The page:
A Nationwide Blood Shortage Is Affecting New York City’s Blood Supply

January is National Blood Donor Month. However, a perfect storm of conditions has created an emergency blood shortage affecting doctors and patients at Weill Cornell Medicine along with millions of residents in the New York Metropolitan Area.

The New York Blood Center also has reported an urgent need for donated blood. Consider donating to a New York Blood Center site or mobile unit today, tomorrow or as soon as you can. Find a site close to where you live or work by entering your zip code here.

Through the small yet heroic act of giving blood, you can save a life.

What is causing the emergency shortage?

Winter is the most difficult time to maintain a sufficient blood supply. Blood donations tend to drop off during and shortly after the winter holidays. Inclement weather disrupts blood drives, and more people come down with colds, the flu, respiratory syncitial virus (RSV) or COVID-19. Respiratory viruses have been surging in the city since mid-November, setting the stage for the shortage.

Why do we celebrate National Blood Donor Month?

Across the country and in our own city, we celebrate National Blood Donor Month to honor the lifesaving impact of blood and platelet donors and to encourage more people to donate. Just think: You can save the life of someone who has been in a car accident, needs emergency surgery or has suffered complications during childbirth.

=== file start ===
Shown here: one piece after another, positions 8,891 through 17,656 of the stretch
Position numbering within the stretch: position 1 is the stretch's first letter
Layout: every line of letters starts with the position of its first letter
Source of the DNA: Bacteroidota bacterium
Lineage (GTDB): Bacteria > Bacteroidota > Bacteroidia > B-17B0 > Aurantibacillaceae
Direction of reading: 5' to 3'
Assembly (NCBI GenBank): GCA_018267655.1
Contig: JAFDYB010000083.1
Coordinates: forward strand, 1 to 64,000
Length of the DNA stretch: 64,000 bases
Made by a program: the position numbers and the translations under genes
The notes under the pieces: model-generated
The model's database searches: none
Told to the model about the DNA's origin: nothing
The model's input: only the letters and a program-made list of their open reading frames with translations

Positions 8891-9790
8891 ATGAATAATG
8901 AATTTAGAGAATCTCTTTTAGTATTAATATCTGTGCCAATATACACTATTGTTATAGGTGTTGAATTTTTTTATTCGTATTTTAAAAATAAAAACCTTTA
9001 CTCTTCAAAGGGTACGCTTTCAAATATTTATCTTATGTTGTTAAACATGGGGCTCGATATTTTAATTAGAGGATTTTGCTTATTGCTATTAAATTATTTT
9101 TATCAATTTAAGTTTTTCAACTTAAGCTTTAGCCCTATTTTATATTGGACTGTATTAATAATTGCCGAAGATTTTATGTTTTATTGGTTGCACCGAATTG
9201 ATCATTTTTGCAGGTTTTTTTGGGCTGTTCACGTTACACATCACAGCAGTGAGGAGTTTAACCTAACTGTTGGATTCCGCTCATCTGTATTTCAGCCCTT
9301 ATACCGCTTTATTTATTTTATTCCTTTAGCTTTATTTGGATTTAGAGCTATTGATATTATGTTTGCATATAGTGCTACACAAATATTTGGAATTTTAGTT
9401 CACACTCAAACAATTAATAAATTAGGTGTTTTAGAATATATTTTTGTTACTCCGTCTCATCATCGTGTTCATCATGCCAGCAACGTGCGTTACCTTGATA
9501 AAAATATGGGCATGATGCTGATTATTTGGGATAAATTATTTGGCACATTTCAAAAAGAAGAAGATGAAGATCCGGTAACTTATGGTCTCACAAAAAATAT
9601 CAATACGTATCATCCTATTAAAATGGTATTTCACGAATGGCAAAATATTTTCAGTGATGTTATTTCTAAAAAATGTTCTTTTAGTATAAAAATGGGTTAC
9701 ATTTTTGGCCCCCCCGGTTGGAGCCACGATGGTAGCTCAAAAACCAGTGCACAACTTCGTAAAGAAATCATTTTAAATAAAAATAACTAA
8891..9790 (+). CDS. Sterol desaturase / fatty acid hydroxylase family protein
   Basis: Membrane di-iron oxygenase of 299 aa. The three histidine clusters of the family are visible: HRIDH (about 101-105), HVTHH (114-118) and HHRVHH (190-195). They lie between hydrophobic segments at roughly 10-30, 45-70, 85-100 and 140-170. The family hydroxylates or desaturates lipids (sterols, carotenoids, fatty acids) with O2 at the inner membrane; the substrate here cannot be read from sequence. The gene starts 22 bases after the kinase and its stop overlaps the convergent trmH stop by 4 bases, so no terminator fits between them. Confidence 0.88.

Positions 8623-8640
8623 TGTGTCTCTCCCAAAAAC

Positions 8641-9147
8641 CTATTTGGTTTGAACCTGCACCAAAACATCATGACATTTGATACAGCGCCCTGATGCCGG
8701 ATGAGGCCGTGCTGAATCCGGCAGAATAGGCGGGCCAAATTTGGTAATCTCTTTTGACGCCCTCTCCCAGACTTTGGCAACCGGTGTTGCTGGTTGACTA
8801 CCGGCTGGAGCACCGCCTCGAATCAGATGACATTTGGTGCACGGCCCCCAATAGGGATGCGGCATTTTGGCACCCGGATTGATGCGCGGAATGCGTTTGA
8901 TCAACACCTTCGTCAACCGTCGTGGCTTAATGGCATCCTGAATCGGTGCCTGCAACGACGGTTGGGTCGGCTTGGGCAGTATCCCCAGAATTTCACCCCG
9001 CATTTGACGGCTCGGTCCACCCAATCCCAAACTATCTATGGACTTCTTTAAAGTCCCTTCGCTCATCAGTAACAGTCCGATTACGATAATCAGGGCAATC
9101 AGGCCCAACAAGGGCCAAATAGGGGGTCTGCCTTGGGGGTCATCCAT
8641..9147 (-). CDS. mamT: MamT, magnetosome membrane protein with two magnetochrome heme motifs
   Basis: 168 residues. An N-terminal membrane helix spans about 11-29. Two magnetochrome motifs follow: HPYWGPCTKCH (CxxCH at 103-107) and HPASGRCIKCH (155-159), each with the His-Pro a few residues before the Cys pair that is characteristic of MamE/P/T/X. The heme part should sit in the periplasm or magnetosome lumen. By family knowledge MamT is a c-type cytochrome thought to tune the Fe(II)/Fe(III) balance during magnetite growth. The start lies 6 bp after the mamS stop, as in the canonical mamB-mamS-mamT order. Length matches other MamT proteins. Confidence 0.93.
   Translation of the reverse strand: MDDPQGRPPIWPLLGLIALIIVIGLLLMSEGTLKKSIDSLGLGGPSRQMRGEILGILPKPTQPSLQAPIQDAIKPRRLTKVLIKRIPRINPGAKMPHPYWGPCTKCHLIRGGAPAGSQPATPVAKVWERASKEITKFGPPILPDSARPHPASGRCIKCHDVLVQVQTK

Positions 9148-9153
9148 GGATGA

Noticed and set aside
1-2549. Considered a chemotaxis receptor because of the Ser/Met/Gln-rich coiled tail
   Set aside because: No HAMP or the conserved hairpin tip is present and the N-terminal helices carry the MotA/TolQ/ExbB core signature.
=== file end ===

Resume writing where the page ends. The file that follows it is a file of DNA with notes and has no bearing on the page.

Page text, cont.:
Can I donate blood if I’ve been exposed to COVID-19?

Neither fear of catching or transmitting COVID-19 should stop you from giving blood or plasma. If you were exposed to the virus, you can still donate, as long as you do so 14 days after your date of exposure. And even if you’ve recently had COVID, you can still give blood, but no fewer than 28 days after recovering from it. However, you shouldn’t donate blood or plasma if you’re quarantining due to recent travel.

In light of the recent uptick in cases and hospitalizations, the New York Blood Center requires everyone at blood drives and donation centers to wear a mask, regardless of vaccination status.

What are the criteria for becoming a blood donor?

  • Be in good health and feeling well.
  • Be at least 16 years old.
  • Weigh at least 110 pounds.

For detailed information about your eligibility, and all of the possible issues that may make you ineligible to give blood, visit the New York Blood Center’s website here.

Check with your doctor to make sure you’re eligible to donate.

What if I’m sick on the day I’m scheduled to donate blood?

If you aren’t feeling well that day, please reschedule your appointment.

A few additional facts about blood donation:

  • You can donate blood every 56 days, or 6 times a year.
  • Some donors feel a slight pinch when the needle is inserted, yet it’s otherwise a pain-free process.
  • Most medications don’t disqualify you from donating blood.
  • Each blood donation helps 2 or more people.

You can donate blood at Cornell’s Olin Hall Gymnasium, located on the Lower Level at 445 East 69th Street, on Monday, January 29 between noon and 6:00 p.m. If you can’t make it on the 29th, visit NewYorkPresbyterian Hospital’s blood drive page for more information here.

If you have questions about your eligibility for donating blood, please confer with your care team.